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Metals 2018, 8(2), 138; https://doi.org/10.3390/met8020138

Article
The Effect of Interlayer Materials on the Joint Properties of Diffusion-Bonded Aluminium and Magnesium
1
Institute of Joining and Assembly, Chemnitz University of Technology, D-09107 Chemnitz, Germany
2
Institute of Materials Science and Engineering, Chemnitz University of Technology, D-09107 Chemnitz, Germany
3
Institute of Physics, Chemnitz University of Technology, D-09107 Chemnitz, Germany
*
Author to whom correspondence should be addressed.
Received: 15 December 2017 / Accepted: 12 February 2018 / Published: 17 February 2018

Abstract

:
Diffusion bonding is a well-known technology for a wide range of advanced joining applications, due to the possibility of bonding different materials within a defined temperature-time-contact pressure regime in solid state. For this study, aluminium alloys AA 6060, AA 6082, AA 7020, AA 7075 and magnesium alloy AZ 31 B are used to produce dissimilar metal joints. Titanium and silver were investigated as interlayer materials. SEM and EDXS-analysis, micro-hardness measurements and tensile testing were carried out to examine the influence of the interlayers on the diffusion zone microstructures and to characterize the joint properties. The results showed that the highest joint strength of 48 N/mm2 was reached using an aluminium alloy of the 6000 series with a titanium interlayer. For both interlayer materials, intermetallic Al-Mg compounds were still formed, but the width and the level of hardness across the diffusion zone was significantly reduced compared to Al-Mg joints without interlayer.
Keywords:
diffusion bonding; aluminum; magnesium; interlayer; titanium; silver; PVD-coating; microstructure; tensile testing; fracture surface analysis

1. Introduction

Diffusion bonding is a widely used technology for creating similar and dissimilar joints from challenging materials. These materials are usually joined at elevated temperatures, between 0.5 and 0.8 of the absolute melting point, using a defined contact pressure with a joining time ranging from a few minutes to a few hours. However, the joining process and weldability are highly influenced by the tendency to form oxide layers, e.g., for aluminium and magnesium [1,2]. To improve the limited weldability of aluminium and magnesium, surface treatment is necessary to remove the stable and tenacious oxide layer and limit the formation of brittle intermetallic Al-Mg compounds [3,4].
Diffusion bonding of aluminium and magnesium with interlayer materials has been extensively investigated to improve the joint properties and promote atomic diffusion processes across the bond line [1,3,4,5,6,7,8,9,10]. For this purpose, a large group of interlayer metals is available to influence the properties of the diffusion zone.
Nickel with a thickness of 6 µm was used as interlayer for diffusion bonding of pure aluminium and pure magnesium. After mechanical surface treatment by grinding, both materials were bonded at 440 °C, 1 N/mm2 contact pressure and 60 min bonding time. The results showed that the formation of the intermetallic Al-Mg compound can be avoided, but at the interfaces of both aluminium/nickel and nickel/magnesium, brittle intermetallic compounds were formed. Therefore, a relatively low joint strength of 26 N/mm2 was achieved [5].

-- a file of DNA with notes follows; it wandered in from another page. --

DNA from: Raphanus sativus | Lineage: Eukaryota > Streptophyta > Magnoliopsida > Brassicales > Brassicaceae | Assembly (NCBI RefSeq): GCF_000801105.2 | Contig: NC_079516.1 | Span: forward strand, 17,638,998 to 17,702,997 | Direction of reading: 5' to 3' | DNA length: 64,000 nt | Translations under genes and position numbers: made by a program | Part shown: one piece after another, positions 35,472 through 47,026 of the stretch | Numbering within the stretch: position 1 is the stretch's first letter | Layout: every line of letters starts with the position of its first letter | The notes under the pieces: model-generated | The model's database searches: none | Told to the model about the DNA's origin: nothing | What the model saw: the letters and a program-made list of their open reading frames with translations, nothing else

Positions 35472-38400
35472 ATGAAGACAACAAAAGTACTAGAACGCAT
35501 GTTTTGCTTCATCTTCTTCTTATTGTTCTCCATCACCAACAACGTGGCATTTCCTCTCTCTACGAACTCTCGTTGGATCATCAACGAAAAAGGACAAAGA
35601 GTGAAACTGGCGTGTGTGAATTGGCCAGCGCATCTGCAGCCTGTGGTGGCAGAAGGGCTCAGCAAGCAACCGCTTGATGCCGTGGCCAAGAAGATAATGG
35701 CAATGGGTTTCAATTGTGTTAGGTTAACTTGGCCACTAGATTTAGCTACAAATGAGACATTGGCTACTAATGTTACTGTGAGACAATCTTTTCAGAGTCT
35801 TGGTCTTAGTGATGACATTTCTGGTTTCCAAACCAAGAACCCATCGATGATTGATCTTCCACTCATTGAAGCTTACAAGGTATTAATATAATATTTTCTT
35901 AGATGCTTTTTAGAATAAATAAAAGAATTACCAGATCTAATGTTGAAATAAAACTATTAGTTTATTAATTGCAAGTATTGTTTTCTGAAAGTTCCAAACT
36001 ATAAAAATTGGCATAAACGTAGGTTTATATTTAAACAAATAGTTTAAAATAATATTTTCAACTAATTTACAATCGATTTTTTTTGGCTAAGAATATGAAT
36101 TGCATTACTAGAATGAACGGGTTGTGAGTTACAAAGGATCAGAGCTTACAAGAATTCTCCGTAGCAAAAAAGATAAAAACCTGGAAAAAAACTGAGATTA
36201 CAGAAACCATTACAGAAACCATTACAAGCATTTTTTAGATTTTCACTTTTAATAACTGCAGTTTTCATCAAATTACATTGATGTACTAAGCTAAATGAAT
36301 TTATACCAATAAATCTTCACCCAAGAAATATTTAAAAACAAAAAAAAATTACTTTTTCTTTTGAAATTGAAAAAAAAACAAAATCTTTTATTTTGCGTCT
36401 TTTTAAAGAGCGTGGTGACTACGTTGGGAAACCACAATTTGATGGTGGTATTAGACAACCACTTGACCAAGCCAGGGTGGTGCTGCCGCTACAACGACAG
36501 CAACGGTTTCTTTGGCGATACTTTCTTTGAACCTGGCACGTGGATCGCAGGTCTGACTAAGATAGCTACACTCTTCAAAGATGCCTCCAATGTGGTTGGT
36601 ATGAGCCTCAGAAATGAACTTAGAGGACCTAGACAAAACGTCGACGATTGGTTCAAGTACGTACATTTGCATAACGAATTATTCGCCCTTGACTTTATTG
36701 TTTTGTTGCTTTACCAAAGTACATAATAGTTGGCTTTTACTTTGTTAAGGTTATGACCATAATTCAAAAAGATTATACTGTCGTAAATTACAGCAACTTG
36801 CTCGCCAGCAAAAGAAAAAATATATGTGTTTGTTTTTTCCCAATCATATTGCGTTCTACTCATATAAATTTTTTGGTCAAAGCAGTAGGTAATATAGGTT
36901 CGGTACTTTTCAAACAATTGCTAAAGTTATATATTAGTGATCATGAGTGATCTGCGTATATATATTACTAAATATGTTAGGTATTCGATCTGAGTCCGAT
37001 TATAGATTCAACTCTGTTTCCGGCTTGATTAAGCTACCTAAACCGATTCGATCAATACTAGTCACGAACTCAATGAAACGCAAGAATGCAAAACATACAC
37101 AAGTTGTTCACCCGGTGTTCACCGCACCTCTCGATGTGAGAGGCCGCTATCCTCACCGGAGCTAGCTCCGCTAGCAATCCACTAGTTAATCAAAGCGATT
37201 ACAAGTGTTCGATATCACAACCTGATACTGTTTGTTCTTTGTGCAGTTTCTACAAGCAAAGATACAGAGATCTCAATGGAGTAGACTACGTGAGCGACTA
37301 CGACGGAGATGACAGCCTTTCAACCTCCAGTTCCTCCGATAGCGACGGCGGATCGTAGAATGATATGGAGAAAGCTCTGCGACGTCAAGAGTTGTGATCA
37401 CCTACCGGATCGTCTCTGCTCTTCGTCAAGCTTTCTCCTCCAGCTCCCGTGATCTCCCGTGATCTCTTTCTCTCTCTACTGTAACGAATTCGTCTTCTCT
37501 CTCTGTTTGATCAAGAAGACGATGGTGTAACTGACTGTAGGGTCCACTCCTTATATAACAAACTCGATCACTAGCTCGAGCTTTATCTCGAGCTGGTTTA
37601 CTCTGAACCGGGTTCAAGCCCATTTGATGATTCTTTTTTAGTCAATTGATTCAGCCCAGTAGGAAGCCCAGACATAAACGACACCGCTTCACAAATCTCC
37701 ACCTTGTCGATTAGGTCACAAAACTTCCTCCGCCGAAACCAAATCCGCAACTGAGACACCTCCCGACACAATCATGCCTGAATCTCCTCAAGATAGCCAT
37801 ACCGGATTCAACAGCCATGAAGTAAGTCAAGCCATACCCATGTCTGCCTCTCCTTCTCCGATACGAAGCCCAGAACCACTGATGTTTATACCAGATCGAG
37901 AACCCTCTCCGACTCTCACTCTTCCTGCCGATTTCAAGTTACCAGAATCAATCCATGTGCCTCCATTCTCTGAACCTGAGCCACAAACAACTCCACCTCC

Good results were achieved for a diffusion bond between AA 6061 and AZ 31 B with zinc or a zinc-aluminium interlayer with a thickness of 35 µm. A shear strength of 86 N/mm2 was reached, due to the eutectic formation of Al-Zn compounds along the bond line. No formation of intermetallic Al-Mg compounds was observed, but intermetallic Mg-Zn compounds still limited the joint strength [6,7].
Silver as interlayer material was examined for diffusion bonds of pure aluminium to pure magnesium. The maximum joint strength of 14.5 N/mm2 was reached at 390 °C bonding temperature, 30 min holding time and 5 N/mm2 contact pressure with a silver layer thickness of 25 µm. The silver diffused completely into both base materials, and brittle intermetallic compounds of Al-Mg and Mg-Ag were formed. Furthermore, the hardness measurement across the diffusion zone revealed a hardness peak on the magnesium side of the diffusion zone, which consisted of different Mg-Ag phases and weakened the joint [8,9].
The aim of this investigation was to systematically study the effect of titanium and silver as interlayer materials on microstructure and mechanical properties for different Al-Mg diffusion bonds.

2. Experimental Section

2.1. Materials, Equipment and Process Parameters

For this study, the aluminium alloys AA 6060, AA 6082, AA 7020 and AA 7075 and the magnesium alloy AZ 31 B were investigated. The chemical composition of the materials is summarized in Table 1. All aluminium alloys were used in the T6 heat-treated condition except for AA 6060, which was used in condition T66.
Cylindrical specimens 20 mm in diameter and 15 mm in length for the aluminium alloys and 10 mm in length for the magnesium alloy were machined. Aluminium samples were produced by turning. The magnesium samples were cut out of sheet metal using a water jet. The joining surfaces were therefore equivalent to the rolled surfaces of the sheets.
All surfaces were characterized by tactile surface measurement (Hommel Etamic T8000, Jenoptic, Jena, Germany). An area of 1.5 mm by 1.5 mm was measured with a tip radius of 5 µm and 90° angle (measuring sensor: Hommel Etamic TKL 100, Jenoptic, Jena, Germany) and a measuring speed of 0.15 mm/s.